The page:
"Esther and Mordecai" by Aert de Gelder (Museum of Fine Arts Budapest/Wikimedia)

Unmasking the Purim Heroes

Were Mordecai and Esther assimilated Jews?

Today, Purim is a quintessential Jewish holiday. To every little boy and girl who masquerades on Purim, Mordecai and Esther are arch-heroes of Jewishness. But a good case can be made that Mordecai and Esther, too, may have been quite integrated in Persian life and that Purim is the holiday brought to you by assimilated Jews.

What kind of Jews were Mordecai and Esther? Obviously, the answer has to be a speculation, and their record of saving the Jews speaks for itself. Still…

First, there is the matter of their names. Esther’s name probably is derived from Ishtar, a Babylonian goddess, and Mordecai’s name from Marduk, a Babylonian god. Equivalent names today might well be Mary and Christopher. Of course, committed Jews in open societies also adopted Gentile names. My parents, Orthodox Jews, wanted an Anglo-Saxon name for their little son, Yitzchak–so they named me Irving. But Christopher!

Then there is that Miss Persia contest. Esther was entered into a competition to become queen by marrying a Gentile king. Imagine that the president of the United States gets divorced and there is a nationwide beauty contest whose prize is marriage to the president. What kind of Jewish women would enter? Not likely Hasidic girls or graduates of Stern College [the women’s college of Yeshiva University].

The Megillah tells us that, at Mordecai’s instruction, Esther did not reveal her people or her origins while she lived at the king’s court. What did she eat? Did she go to the mikvah [ritual bath]? The Rabbis of the Talmud recognized the problem, and while some claim Esther had secret arrangements to keep Shabbat and kashrut, others conclude that she did not act very Jewishly.

It is also interesting that neither Mordecai nor Esther had any family, at least as far as the Megillah reveals. (A midrash suggests that they were married to each other, but that is another story.) One of the “crazy” reversals of the Purim story is that the Jewish characters seem to be living alone while the Haman types had the strong family ties.

Adaptation was the key to a Jew’s ability to rise, and often it was the price of admission. Thus, the “court Jews” (to whom the community turned, over the later course of Jewish history, to intercede with the ruling powers when Jews were in trouble) were typically half-Gentile in their ways of living. When Mordecai asked Esther to plead with the king, she vacillated at first–just the reaction one would expect from a marginal Jew who was reluctant to lose her place in society.

Mordecai did stand up to Haman, but his refusal to bow does not make him a traditional Jew. “Non-Jewish Jews” such as Spinoza, Freud, and Marx used their outsider status as a source of creative insight to become critics of the Establishment. It is equally plausible that–like Leon Blum of France and Benjamin Disraeli of England, whose marginal Jewishness led them to work for a new political order–Mordecai also opposed Haman’s emerging tyranny. When the resentment he generated focused not on the issues but on the Jews, the anti-Semitism-induced “shock of recognition” followed. At that point there was one of three choices: to be craven and yield, to ignore the Jewish issue, or to accept one’s Jewishness as a decisive fact and take up Jewish cause and fate.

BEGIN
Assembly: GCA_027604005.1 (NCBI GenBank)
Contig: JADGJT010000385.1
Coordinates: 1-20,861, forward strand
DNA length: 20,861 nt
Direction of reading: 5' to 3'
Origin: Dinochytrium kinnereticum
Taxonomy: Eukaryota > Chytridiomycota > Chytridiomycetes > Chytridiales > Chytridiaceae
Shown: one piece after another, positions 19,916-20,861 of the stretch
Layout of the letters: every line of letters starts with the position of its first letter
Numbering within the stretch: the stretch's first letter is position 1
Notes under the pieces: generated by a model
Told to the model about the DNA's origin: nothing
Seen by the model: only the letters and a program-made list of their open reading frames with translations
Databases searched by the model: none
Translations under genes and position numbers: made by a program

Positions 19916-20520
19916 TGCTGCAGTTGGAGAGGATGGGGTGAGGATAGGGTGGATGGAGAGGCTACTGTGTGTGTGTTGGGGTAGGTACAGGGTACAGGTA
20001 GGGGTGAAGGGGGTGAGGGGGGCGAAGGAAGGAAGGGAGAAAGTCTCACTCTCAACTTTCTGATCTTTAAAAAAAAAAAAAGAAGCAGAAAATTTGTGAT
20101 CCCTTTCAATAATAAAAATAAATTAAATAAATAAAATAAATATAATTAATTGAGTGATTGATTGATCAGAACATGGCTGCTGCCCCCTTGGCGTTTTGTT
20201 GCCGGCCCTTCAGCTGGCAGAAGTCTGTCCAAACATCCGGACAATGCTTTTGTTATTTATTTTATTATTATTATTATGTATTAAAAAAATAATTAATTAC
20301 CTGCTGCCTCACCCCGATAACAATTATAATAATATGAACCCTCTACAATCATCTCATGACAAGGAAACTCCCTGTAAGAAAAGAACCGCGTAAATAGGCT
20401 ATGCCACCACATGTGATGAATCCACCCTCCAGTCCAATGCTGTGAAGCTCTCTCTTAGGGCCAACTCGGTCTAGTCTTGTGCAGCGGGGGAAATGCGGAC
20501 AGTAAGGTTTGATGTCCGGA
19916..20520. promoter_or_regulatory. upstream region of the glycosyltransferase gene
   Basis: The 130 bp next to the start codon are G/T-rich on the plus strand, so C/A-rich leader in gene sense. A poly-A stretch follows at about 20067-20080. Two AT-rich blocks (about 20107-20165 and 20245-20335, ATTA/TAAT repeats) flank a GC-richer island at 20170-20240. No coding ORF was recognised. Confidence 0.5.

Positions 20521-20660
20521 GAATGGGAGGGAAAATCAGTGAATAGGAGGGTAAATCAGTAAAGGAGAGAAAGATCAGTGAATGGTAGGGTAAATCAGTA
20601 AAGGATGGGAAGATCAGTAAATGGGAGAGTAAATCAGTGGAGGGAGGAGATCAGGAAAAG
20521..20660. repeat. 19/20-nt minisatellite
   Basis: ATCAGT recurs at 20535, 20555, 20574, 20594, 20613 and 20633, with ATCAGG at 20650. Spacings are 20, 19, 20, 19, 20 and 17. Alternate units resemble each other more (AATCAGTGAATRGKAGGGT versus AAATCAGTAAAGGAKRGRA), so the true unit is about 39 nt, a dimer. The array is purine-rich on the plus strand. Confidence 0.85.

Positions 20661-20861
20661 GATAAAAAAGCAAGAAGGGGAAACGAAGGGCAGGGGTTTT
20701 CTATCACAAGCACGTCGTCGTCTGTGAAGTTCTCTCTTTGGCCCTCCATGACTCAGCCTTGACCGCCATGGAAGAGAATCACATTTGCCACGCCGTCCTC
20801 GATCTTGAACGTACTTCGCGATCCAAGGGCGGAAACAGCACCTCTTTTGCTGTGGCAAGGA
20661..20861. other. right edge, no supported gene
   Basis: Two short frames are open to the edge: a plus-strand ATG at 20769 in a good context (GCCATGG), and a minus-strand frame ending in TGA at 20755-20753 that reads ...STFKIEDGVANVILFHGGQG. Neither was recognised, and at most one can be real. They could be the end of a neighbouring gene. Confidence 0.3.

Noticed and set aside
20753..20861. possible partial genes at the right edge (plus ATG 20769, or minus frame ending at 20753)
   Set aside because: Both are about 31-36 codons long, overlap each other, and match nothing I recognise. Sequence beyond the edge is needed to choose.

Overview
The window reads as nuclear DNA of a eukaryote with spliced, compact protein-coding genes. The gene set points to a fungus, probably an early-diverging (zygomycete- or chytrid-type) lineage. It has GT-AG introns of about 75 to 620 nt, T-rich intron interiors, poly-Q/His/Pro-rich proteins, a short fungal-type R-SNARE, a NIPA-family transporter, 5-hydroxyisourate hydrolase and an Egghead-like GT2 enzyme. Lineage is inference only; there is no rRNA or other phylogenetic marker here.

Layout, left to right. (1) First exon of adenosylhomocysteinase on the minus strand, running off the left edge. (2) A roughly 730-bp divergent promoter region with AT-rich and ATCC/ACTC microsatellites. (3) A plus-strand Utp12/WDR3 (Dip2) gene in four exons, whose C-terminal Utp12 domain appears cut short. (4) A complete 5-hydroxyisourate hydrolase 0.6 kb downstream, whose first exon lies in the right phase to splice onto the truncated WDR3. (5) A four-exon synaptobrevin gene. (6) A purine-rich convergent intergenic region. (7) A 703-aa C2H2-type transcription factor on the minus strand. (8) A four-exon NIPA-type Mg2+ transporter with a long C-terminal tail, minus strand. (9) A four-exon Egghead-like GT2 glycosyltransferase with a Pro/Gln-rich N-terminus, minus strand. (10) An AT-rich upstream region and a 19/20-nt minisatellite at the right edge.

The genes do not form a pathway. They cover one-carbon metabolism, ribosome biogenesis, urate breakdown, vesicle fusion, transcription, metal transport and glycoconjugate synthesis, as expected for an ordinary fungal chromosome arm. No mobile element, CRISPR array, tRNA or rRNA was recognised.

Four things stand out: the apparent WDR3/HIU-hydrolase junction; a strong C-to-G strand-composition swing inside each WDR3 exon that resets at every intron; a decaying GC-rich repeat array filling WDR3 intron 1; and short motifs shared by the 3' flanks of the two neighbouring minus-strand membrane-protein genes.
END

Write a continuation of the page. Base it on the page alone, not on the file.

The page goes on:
Mordecai and, after some initial hesitation, Esther responded not only by defending their principles but by reaching out to all Jews and rallying the community to self-defense and self-affirmation. They saved the Jewish people and wrote a glorious page in Jewish history. Perhaps it is no accident that the Purim holiday they and the folk fashioned is offbeat. These “born-again” Jews contributed a vital new element to the total Jewish religion and celebration.

The above analysis is deliberately provocative, even overstated. On balance, the evidence points to Mordecai’s and Esther’s being devoted Jews; usually it takes that type to risk their lives to save their people. The rabbinic tradition very strongly insists that they were observant Jews. Note that when Esther was in trouble, she asked the Jews to fast and pray. Esther’s Jewish name is Hadassah; she possibly lived in two worlds, with the name Esther on her diploma and the family calling her Hadassah at home.

Still, even if Mordecai and Esther weren’t assimilated, many of their friends and allies in the war against Haman were, as the Rabbis indeed set forth.

The point of this exercise is to underscore one of the deep lessons of Purim: Never write off assimilated Jews. They come out of the historical closet in the greatest crises and when they are least expected.

Reprinted with permission of the author from The Jewish Way: Living the Holidays.


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